Superhydrophobic (SH) surfaces have tremendous applications potential for essentially non-contact water and aqueous solution processing aboard spacecraft for life support. However, such surfaces have not been aptly exploited aboard spacecraft to date. In our Phase I work we (1) successfully demonstrated the marked improvements in system performance that can be achieved in microgravity environments with the use of SH surfaces, (2) we identified the many life support systems that can benefit from such surfaces, (3) we identified and documented an exhaustive variety of SH monolithic materials and coatings suitable for spacecraft deployment with holistic considerations of the complete life support system, and (4) we designed, constructed, low-g demonstrated, and delivered a high-performance passive urine collection and transport device. We also (5) devoted a significant effort to demonstrate the impact of surface contamination and fouling for 8 substrates during 57-day trials. The impact of the SH surface is to render the ‘wetted parts’ largely untouched by the contaminated urine streams. The result is that the device remains ‘contaminant-free’ and the number of replacement hoses can be substantially reduced or eliminated saving on cost, mass, volume, and crew time. We intend to develop and deliver a flight certified urine receptacle/hose device to NASA for flight tests aboard the ISS. Our long term objective is to deploy our manufacturing capabilities and judiciously apply the overall approach to any number of water processing unit operations for life support including urine collection and distillation elements, bubble separations, droplet/mist filters, plant watering systems, condensing heat exchangers, and more. The design approach provides a dramatic reduction of fouling and contamination in the microgravity environment because urine jets and drops simply rebound from the internal non-wetting surfaces without making physical contact.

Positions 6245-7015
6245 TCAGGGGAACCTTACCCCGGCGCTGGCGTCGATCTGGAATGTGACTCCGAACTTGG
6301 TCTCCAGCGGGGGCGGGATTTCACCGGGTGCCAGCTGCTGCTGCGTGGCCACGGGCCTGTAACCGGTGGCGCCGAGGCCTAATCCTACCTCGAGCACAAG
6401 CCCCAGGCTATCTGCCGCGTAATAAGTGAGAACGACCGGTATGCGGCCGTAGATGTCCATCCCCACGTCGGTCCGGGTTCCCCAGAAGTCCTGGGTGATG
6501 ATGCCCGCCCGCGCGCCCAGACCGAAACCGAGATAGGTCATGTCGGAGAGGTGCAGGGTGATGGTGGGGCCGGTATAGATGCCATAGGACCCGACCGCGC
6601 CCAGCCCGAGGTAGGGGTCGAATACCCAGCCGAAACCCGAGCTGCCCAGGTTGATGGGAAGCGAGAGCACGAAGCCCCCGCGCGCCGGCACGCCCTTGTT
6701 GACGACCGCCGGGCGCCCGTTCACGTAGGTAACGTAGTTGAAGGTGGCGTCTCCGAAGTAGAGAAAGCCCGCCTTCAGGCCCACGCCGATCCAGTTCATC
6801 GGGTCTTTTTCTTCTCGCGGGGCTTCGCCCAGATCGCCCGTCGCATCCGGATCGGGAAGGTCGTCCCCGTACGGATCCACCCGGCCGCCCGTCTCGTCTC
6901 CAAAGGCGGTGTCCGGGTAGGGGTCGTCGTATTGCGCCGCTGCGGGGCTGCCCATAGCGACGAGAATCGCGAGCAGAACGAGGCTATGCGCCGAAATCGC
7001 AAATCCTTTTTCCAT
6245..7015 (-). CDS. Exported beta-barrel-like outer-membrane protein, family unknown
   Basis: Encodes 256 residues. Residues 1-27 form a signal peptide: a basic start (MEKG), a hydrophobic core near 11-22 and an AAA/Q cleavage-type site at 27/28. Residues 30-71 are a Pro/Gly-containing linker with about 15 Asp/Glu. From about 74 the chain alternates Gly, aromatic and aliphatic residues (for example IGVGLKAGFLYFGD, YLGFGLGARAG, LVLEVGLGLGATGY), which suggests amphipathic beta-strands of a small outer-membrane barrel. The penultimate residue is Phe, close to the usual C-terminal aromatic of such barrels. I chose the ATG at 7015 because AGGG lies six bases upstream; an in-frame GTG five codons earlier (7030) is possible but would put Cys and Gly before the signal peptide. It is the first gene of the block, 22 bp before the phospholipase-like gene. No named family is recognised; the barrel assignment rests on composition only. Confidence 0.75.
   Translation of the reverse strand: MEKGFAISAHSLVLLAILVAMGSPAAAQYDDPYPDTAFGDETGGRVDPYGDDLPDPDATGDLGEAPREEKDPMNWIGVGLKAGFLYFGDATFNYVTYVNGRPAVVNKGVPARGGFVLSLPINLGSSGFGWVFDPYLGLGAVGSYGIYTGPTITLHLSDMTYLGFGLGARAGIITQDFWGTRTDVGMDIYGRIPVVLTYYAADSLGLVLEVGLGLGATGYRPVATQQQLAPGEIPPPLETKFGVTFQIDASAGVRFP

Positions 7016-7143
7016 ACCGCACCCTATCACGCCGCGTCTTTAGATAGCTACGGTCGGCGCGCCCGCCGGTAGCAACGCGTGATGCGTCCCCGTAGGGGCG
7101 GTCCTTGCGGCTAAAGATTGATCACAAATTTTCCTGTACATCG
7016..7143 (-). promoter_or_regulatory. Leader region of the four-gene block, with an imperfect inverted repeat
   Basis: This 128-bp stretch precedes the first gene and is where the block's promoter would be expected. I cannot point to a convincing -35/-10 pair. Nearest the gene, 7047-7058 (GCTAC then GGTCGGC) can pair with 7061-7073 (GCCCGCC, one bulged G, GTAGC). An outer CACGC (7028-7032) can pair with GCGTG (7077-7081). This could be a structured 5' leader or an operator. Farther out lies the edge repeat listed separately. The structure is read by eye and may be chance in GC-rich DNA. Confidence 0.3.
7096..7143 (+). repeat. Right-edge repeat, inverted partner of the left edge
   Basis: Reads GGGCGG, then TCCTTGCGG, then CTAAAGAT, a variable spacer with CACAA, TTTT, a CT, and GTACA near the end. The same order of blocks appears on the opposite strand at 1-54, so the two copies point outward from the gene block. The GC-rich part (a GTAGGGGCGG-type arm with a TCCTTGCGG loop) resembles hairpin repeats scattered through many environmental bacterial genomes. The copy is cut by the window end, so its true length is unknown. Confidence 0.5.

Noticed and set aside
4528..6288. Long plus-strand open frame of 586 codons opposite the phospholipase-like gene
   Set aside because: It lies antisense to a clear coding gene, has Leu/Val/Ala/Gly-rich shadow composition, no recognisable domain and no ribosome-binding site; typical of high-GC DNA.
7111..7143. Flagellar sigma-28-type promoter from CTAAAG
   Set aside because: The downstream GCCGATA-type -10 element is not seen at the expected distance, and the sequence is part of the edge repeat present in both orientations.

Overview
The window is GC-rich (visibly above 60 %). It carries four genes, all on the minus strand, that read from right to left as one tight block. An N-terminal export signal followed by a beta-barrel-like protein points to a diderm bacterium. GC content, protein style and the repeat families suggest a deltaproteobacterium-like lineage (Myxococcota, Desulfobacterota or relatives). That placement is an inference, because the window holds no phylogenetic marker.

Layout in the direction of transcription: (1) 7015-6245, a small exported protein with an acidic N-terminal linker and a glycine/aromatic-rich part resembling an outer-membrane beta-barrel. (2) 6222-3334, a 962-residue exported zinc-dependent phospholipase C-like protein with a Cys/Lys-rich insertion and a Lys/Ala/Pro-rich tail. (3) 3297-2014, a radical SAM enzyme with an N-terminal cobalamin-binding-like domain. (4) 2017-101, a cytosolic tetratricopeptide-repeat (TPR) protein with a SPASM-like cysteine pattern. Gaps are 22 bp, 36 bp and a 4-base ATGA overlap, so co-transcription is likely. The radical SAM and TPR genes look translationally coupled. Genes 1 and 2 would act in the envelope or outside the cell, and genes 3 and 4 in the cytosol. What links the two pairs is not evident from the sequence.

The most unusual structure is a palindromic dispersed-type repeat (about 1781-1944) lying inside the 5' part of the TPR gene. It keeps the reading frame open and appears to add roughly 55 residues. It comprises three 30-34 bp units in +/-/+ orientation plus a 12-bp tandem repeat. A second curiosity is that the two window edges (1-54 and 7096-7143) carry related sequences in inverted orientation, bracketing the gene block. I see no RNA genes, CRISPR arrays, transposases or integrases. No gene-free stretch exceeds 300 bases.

In general, spacecraft are replete with applications for superhydrophobic surfaces including potable water storage and transport, hydrolysis for breathing oxygen, condensing heat exchangers, urine processors, portable life support systems, laundering and hygiene, food rehydration and dispensing, plant and animal habitats, and others. In fact, nearly all liquid systems on spacecraft might benefit from such wettability gradients: coolants, water, aqueous solutions, bio-fluids, experimental fluids, lubricants, propellants, and fuels.
We expect the resulting products to appeal to commercial space operators and as well as certain terrestrial markets. Potential products include passive bubble diverters, passive two-phase flow separators, low pressure-drop distillation systems, and the novel combination of complex geometry in the superhydrophobic non-wetting state: non-occluding conduits, fittings, and valves.